Does this conflict compare with that of talkies versus silent pictures?
Reeves: I don’t know. I think it’s not as—the impact is not as large as going from silent to speak-talkies, talkies, or from black-and-white to color. I don’t think it’s that kind of seat change. But behind the camera—I guess even with those technologies were the loss of some jobs and the gains of other jobs, or places in the process. That’s definitely been the case with digital. Some other aspects of filming can become redundant. Now, there’s new people, DIT’s being the example. The whole film services and post-business is changing. Projectionists, the job of the projectionist. Editors, editing. It’s not as big as silent to speaking, or from black-and-white to color. It’s something else. I think growing up with the technology, 100 years of what is a movie. In other words, it’s got the same end game, but it’s different.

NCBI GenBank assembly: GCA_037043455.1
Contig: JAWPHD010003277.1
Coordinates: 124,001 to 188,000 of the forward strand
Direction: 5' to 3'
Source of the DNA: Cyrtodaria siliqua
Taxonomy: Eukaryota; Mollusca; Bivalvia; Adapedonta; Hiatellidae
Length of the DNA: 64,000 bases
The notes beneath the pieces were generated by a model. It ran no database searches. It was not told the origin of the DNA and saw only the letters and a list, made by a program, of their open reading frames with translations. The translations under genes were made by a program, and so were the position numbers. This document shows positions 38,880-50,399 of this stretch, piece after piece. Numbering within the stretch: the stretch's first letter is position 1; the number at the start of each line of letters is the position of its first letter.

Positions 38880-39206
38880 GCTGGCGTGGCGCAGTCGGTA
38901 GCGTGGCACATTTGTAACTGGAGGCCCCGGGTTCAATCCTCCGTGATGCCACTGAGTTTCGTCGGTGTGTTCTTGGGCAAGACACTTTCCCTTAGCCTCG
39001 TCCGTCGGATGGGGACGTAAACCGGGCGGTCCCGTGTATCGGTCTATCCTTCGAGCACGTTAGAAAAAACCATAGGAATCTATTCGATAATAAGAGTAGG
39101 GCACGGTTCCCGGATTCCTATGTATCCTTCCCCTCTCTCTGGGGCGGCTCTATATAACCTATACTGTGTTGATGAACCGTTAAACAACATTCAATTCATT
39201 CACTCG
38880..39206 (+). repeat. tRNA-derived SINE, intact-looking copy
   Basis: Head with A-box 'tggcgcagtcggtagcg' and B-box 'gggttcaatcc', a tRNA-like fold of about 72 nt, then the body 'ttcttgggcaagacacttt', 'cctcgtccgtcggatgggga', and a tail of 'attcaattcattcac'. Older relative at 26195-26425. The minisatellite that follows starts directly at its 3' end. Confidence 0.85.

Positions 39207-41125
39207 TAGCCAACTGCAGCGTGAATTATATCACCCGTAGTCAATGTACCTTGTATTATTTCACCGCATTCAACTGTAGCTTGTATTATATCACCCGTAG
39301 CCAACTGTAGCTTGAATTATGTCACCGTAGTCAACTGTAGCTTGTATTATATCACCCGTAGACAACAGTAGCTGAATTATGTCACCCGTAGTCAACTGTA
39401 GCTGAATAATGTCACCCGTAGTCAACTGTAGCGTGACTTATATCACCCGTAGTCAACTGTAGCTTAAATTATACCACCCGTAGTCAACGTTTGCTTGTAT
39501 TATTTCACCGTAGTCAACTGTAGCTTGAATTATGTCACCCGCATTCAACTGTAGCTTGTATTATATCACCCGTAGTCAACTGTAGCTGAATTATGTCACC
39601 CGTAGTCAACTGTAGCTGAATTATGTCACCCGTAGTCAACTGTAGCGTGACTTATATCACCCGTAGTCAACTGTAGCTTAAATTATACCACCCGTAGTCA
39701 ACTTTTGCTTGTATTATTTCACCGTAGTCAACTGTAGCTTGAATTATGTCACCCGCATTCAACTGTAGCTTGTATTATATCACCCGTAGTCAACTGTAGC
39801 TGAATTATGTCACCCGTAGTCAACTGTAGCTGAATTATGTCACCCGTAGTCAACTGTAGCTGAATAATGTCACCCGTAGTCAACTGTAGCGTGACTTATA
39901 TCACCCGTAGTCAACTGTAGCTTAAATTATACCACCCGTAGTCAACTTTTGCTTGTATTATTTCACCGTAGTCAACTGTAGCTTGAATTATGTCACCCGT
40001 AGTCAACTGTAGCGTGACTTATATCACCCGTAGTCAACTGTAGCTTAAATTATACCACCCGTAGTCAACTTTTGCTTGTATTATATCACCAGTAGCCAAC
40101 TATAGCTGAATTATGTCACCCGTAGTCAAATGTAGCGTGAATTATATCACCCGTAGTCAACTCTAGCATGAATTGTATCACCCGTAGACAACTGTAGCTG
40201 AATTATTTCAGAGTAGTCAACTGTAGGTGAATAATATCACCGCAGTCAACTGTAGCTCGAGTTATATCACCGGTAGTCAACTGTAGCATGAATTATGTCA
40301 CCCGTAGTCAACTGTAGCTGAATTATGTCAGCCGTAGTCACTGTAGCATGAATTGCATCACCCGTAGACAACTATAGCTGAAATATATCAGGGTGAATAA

Discuss the arbitrariness of the term anti-technology in this conflict.
Reeves: I don’t know. Filmmaking was such an Industrial Revolution era tool. Now, it’s not. Now, it is, but it isn’t. There’s still lights, and “Be soft.” I would say he’s like anti-technology. I guess he’s demonizing the technology as other, because it’s new and coming in, and it’s not quite what the technology he’s using anymore, right? I guess it is arbitrary in that sense. It’s an emotional, arbitrary comment.
Were there any things you couldn’t use for time?